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Title: Development of multi-layered models of the airway mucosa
Author: Tait, Angela
ISNI:       0000 0004 8501 6959
Awarding Body: University of Southampton
Current Institution: University of Southampton
Date of Award: 2014
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Introduction: Asthma is a global burden, leading to around 180,000 deaths worldwide annually. Translation of therapies from animal models is limited, suggesting these models do not recapitulate adequately genetic and environmental aspects of asthma. Existing human cell culture models are usually simplistic and do not mimic the in vivo tissue architecture; therefore there is a need to improve three-dimensional human tissue culture models. We hypothesised that use of cell sheet engineering would help overcome this problem. Aims: Thermoresponsive polymers or ultrasound standing waves (Sonotweezers) will be tested for their compatibility for the formation of cell sheets which can be used for tissue engineering. Methods: Poly (2-alkyl-2-oxazolines) are polymers with thermoresponsive properties and were tested for biocompatibility using cell motility and adhesion assays, immunofluorescent staining, and measurement of p38 phosphorylation. Multiple cell types were seeded onto thermoresponsive polymers (either NiPAAm, poly(2-alkyl-2-oxazolines) or thermo-gels of poly(2-isopropyl-2-oxazoline)-carboxymethylcellulose)) and cell sheet release assessed after incubation at 20ºC. Cell sheets were also created using ultrasound standing waves (Sonotweezers) or incubation on a thermo-gel. Adhesion junctions in cell sheets were assessed by staining for E-cadherin, ZO-1 and the actin cytoskeleton; cell viability was monitored using 7-Aminoactinomycin D. Subsequently, epithelial cell sheets were used to created co-cultures with fibroblasts. Cytokine release (IL-6 and IP-10) following Poly (I:C) stimulation from cell-sheet co-cultures was compared to conventional models by ELISA. Results: Using conventional cell culture techniques a multi-layered cell structure by the addition of epithelial cells onto a confluent fibroblast layer was not possible as it resulted in redistribution of the cells to form a single layer comprising islands of epithelial cells surrounded by fibroblasts. Consequently alternative methods were explored using thermoresponsive polymers or Sonotweezers. Cells could be lifted from a commercial NiPAAm coated dish (UpCell) after attachment to a membrane, but during the release process cells either rounded up and lost contact (fibroblasts, HeLa cells) or epithelial cell sheets were damaged and incompletely released. Sonotweezers also could not generate sufficient force to release and levitate the cells. As alternatives, cell sheets were created by levitation in the Sonotweezers device or overlaying the cells on a thermo-gel to allow cell sheet formation followed by sedimentation onto an underlying layer of fibroblasts. Levitation of single cells resulted in the formation of a cell sheet within 2 hours, which gradually contracted becoming three-dimensional by 24 hours. Contraction could be inhibited by removal of Ca2+ to prevent adherens junction formation or by adding cytochalasin D to prevent actin filaments or an E-cadherin neutralising antibody to prevent adherens junction formation. After 2 hours of levitation, the cell sheet could be placed onto confluent MRC5 fibroblasts and epithelial cells used plithotaxis to spread across the fibroblasts to create two distinct layers. Oxazoline polymers with a range of hydrophobicities covalently attached to glass were biocompatible, but not thermoresponsive. A gel of poly(2-isopropyl-2-oxazoline-co-2-butyl2-oxazoline)-carboxymethylcellulose was thermoresponsive, enabling formation of epithelial cell sheets which were used to form cell-sheet co-cultures. The cell-sheet co-cultures achieved an electrically tight barrier and when challenged with the viral mimic Poly(I:C), showed increased IL-6 and IP-10 release. IL-6 release was predominantly apical, whereas IP-10 was basolateral, suggesting polarised mediator release. Conclusions: Multi-layered cell culture models can be created using either the Sonotweezers device or gelling polymers. The latter offers potential for formation of multi-layered structures in a high through-put manner.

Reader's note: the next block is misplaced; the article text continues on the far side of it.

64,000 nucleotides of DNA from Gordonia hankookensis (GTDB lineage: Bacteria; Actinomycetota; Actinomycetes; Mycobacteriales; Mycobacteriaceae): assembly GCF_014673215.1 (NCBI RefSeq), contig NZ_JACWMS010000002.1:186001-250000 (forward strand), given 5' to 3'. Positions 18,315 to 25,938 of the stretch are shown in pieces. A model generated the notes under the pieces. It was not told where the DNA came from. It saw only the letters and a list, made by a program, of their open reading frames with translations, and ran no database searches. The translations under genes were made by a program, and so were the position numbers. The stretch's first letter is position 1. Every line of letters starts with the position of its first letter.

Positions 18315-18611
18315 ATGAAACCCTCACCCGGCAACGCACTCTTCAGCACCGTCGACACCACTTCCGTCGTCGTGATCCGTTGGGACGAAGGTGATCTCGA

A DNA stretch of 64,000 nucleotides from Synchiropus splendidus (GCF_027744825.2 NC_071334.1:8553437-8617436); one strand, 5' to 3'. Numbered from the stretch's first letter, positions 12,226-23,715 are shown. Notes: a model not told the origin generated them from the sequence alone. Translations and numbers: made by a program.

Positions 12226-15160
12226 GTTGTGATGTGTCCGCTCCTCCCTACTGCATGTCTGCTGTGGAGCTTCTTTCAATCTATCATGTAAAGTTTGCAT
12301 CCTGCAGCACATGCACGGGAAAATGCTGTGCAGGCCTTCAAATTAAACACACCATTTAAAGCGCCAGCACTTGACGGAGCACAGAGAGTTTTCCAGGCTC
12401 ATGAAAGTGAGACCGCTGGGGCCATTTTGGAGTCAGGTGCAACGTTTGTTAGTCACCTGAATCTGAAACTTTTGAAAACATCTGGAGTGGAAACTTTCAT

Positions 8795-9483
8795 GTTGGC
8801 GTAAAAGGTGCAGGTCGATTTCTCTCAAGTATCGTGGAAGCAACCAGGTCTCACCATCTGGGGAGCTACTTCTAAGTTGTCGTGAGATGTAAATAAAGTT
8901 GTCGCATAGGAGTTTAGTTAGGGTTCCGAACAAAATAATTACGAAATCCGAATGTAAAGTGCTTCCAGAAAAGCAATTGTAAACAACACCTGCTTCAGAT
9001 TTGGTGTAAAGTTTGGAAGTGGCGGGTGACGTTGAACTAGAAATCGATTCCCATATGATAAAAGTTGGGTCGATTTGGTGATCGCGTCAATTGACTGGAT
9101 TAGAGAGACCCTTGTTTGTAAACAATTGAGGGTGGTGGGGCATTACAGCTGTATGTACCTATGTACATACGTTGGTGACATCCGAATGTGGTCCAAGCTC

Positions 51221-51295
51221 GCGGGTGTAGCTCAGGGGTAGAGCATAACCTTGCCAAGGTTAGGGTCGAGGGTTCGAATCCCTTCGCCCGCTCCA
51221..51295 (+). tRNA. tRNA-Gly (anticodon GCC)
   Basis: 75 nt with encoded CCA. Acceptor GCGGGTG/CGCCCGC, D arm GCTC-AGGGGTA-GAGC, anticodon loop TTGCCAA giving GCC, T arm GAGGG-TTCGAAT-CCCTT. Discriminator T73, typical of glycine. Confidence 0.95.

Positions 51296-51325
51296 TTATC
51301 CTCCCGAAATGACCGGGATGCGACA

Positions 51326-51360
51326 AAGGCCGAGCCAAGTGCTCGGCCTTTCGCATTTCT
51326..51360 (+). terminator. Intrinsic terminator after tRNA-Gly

Supervisor: Davies, Donna ; Hill, Martyn Sponsor: Not available
Qualification Name: Thesis (Ph.D.) Qualification Level: Doctoral
EThOS ID:  DOI: Not available